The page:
The Baltimore Orioles hired Koby Perez Jan. 2 to be the team's senior director of international scouting, a department not often utilized in past years. The hiring was a clear indication from general manager Mike Elias and assistant general manager for analytics Sig Mejdal that the team intends to tap into the bevy of talented players in Latin America.
And while Perez's hiring bodes well for a team that lost 115 games last season, it could still be a few seasons until the team is able to sign top prospects from the region because of how quickly those players sign with -- or commit to signing with -- major league teams, according to Ben Badler of
"The market is just moving extremely quickly. I would say most of the 2019 players already know where they're going to sign," Badler said on
The Bat Around
with Stan "The Fan" Charles Jan. 12. "A lot of the top 2020 players do as well, so a lot can change over time but it's definitely starting. Even though the 2019 signing hasn't even started yet, they're still behind just because of how fast everything moves in Latin America."
The 2018-19 international signing period opened July 2, but with the Orioles lagging behind internationally and in the midst of an organizational overhaul, the team wasn't able to capitalize its international signing bonus pool. Thus, the team missed out on signing players like Cuban outfielder Victor Victor Mesa.
"I think the biggest thing for them was just to get the right people in charge because guys like Mike and Sig, they're going to really shape the entire organization much more so than one player like a Victor Victor -- but at the same time they really should have signed Victor Victor," Badler said. "This is a guy who everybody knows who he is -- or should know who he is -- and the Orioles had far more money available in their international bonus pool than anybody else."
There is still a chance the Orioles could use their international signing money to get a player from Latin American, particularly Venezuela and the Dominican Republic, Badler said. It might not be a top prospect, but a player other teams missed because of the sheer number of prospects in the region.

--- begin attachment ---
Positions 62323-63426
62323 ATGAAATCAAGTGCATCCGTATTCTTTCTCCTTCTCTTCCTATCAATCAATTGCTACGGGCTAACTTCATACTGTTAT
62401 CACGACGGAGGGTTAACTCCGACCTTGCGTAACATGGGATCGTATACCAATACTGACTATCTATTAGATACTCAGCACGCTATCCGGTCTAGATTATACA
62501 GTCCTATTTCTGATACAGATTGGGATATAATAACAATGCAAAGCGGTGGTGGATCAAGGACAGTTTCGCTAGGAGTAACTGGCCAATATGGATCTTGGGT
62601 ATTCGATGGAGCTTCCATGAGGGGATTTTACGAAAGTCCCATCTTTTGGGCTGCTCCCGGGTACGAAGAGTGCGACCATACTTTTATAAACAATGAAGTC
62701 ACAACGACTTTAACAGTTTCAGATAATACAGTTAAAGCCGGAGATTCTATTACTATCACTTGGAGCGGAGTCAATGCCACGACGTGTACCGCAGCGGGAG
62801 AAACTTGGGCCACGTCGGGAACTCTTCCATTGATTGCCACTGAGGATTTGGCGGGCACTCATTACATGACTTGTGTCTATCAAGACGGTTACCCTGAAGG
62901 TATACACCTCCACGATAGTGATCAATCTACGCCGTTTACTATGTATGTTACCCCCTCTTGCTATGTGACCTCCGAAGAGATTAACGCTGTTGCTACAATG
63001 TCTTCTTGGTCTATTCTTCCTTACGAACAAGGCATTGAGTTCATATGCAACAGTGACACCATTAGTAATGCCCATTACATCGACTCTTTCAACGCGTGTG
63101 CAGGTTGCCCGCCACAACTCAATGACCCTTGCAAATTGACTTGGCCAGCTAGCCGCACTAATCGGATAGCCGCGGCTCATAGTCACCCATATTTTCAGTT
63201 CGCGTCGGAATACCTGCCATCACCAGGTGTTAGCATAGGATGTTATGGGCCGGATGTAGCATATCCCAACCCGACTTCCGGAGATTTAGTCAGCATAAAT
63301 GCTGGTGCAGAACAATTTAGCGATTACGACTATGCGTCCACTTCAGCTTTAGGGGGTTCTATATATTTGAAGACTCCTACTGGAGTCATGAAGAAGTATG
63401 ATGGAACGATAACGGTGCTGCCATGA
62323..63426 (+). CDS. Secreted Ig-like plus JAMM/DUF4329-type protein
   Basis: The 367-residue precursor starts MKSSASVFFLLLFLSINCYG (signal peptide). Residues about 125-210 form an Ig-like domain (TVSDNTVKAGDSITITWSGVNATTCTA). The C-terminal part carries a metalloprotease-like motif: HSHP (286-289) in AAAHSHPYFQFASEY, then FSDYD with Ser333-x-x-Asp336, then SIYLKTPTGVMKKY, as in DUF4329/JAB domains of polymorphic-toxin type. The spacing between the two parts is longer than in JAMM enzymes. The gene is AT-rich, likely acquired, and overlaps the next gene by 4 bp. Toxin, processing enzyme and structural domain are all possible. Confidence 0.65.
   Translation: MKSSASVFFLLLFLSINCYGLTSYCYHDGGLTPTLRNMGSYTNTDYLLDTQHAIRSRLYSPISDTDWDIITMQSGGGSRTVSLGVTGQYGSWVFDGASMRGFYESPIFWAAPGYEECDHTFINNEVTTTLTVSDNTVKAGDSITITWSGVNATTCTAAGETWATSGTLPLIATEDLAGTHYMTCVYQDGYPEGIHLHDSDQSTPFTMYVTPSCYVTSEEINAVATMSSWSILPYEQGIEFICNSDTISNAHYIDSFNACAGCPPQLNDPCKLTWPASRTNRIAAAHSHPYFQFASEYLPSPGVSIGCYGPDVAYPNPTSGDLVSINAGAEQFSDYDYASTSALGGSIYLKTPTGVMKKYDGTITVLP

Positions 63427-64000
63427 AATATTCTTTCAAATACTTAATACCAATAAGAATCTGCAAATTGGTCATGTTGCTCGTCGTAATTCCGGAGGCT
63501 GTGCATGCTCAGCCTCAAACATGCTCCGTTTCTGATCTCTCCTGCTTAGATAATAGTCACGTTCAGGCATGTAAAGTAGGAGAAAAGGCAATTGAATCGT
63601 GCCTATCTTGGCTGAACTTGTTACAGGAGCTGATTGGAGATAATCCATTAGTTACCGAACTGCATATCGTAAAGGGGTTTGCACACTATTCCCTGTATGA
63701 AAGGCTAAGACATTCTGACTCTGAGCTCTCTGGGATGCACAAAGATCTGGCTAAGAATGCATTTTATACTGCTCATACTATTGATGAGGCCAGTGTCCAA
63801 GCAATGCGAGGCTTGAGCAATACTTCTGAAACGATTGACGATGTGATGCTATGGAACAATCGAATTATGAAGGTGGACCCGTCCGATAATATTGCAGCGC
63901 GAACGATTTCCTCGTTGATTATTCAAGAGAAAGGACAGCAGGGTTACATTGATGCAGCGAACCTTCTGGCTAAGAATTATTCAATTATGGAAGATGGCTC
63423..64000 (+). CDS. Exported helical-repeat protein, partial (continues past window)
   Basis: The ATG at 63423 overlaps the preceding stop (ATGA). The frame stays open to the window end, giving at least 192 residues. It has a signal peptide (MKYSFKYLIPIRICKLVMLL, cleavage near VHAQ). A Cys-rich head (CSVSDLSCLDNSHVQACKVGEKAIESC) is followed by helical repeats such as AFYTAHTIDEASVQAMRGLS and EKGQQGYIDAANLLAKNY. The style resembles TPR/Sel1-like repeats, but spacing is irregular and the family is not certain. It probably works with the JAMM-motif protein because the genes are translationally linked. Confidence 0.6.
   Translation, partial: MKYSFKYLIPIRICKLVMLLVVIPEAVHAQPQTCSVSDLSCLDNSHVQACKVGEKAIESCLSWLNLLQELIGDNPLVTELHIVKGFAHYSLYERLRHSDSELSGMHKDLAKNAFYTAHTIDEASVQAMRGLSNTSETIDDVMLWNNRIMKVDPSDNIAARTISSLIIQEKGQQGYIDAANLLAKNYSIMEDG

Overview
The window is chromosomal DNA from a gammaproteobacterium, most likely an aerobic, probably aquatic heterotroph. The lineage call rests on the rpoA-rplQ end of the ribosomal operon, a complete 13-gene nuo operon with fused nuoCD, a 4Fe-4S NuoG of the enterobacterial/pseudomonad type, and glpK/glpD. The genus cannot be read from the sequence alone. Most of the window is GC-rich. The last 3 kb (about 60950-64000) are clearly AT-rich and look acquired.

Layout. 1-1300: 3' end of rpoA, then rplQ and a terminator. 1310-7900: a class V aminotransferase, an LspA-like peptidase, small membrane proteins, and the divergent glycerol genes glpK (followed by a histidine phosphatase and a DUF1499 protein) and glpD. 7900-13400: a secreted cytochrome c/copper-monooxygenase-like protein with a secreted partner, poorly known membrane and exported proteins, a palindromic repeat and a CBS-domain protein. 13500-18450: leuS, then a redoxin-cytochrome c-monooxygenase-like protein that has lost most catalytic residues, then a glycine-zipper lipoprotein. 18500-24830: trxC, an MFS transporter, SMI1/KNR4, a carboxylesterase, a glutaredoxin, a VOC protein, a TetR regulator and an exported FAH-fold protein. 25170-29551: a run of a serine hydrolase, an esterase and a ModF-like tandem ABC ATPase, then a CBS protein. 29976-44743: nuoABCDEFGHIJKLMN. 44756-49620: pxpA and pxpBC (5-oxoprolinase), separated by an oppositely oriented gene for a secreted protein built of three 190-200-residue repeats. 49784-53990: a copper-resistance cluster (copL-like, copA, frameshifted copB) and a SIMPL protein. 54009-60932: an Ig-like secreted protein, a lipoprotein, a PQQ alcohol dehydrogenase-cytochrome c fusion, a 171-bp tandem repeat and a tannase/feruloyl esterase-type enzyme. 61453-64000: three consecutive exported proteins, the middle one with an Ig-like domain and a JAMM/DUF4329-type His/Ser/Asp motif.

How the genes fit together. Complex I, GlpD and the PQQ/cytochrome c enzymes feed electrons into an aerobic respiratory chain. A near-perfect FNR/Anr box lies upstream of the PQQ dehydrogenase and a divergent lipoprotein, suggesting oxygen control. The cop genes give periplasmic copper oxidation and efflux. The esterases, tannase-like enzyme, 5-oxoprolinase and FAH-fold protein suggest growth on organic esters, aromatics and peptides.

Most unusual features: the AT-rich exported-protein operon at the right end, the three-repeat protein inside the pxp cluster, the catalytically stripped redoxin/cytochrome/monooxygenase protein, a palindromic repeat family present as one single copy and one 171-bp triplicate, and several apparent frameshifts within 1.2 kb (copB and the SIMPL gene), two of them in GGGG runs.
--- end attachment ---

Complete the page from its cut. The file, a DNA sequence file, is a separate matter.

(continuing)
"If you do find that under-the-radar type of guy, you do have a little bit more financial flexibility to just offer him more money than somebody else and max out their entire international bonus pool," he said.
Moving forward, being competitive in signing international talent comes down to how much money is willing to be spent and how many scouts the Orioles can send to the region to scout talent for not only the 2019 signing period but also players in the 2020-2022 periods as well.
"You really need a lot of people on the ground to be able to stay on top of these guys and get to know them as well as they can to build as much history on these players as possible to make good decisions," Badler said. "The ownership has to be able to say, 'All right, here's $4 million or $5 million' -- not all that much in the grand scheme of things -- to go out and be able to sign some of the top players in Latin America."
While just how much money the Orioles will put toward international scouting is yet to be seen, Perez hiring is a good start, according to Badler.
"He's got a really strong track record behind him, which I think is really important and somebody who has a lot of respect among his colleagues and his peers in the international scouting world, too," Badler said.
For more from Badler, listen to the full interview here: